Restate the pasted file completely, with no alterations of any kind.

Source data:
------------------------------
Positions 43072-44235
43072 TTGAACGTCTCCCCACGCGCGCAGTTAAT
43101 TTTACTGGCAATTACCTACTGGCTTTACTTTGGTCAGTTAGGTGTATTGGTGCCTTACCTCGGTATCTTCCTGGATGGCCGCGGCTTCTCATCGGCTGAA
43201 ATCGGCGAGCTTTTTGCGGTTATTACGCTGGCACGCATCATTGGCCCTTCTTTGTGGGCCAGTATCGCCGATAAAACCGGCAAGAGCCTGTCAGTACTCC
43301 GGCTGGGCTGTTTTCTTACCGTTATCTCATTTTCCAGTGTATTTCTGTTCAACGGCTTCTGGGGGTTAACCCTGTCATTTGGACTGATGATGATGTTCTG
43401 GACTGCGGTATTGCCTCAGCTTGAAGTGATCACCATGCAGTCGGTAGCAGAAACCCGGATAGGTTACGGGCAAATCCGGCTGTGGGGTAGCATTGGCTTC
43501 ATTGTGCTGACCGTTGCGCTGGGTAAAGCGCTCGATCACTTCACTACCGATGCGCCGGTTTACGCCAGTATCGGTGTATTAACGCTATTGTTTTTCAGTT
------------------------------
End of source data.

Positions 43072-44235
43072 TTGAACGTCTCCCCACGCGCGCAGTTAAT
43101 TTTACTGGCAATTACCTACTGGCTTTACTTTGGTCAGTTAGGTGTATTGGTGCCTTACCTCGGTATCTTCCTGGATGGCCGCGGCTTCTCATCGGCTGAA
43201 ATCGGCGAGCTTTTTGCGGTTATTACGCTGGCACGCATCATTGGCCCTTCTTTGTGGGCCAGTATCGCCGATAAAACCGGCAAGAGCCTGTCAGTACTCC
43301 GGCTGGGCTGTTTTCTTACCGTTATCTCATTTTCCAGTGTATTTCTGTTCAACGGCTTCTGGGGGTTAACCCTGTCATTTGGACTGATGATGATGTTCTG
43401 GACTGCGGTATTGCCTCAGCTTGAAGTGATCACCATGCAGTCGGTAGCAGAAACCCGGATAGGTTACGGGCAAATCCGGCTGTGGGGTAGCATTGGCTTC
43501 ATTGTGCTGACCGTTGCGCTGGGTAAAGCGCTCGATCACTTCACTACCGATGCGCCGGTTTACGCCAGTATCGGTGTATTAACGCTATTGTTTTTCAGTT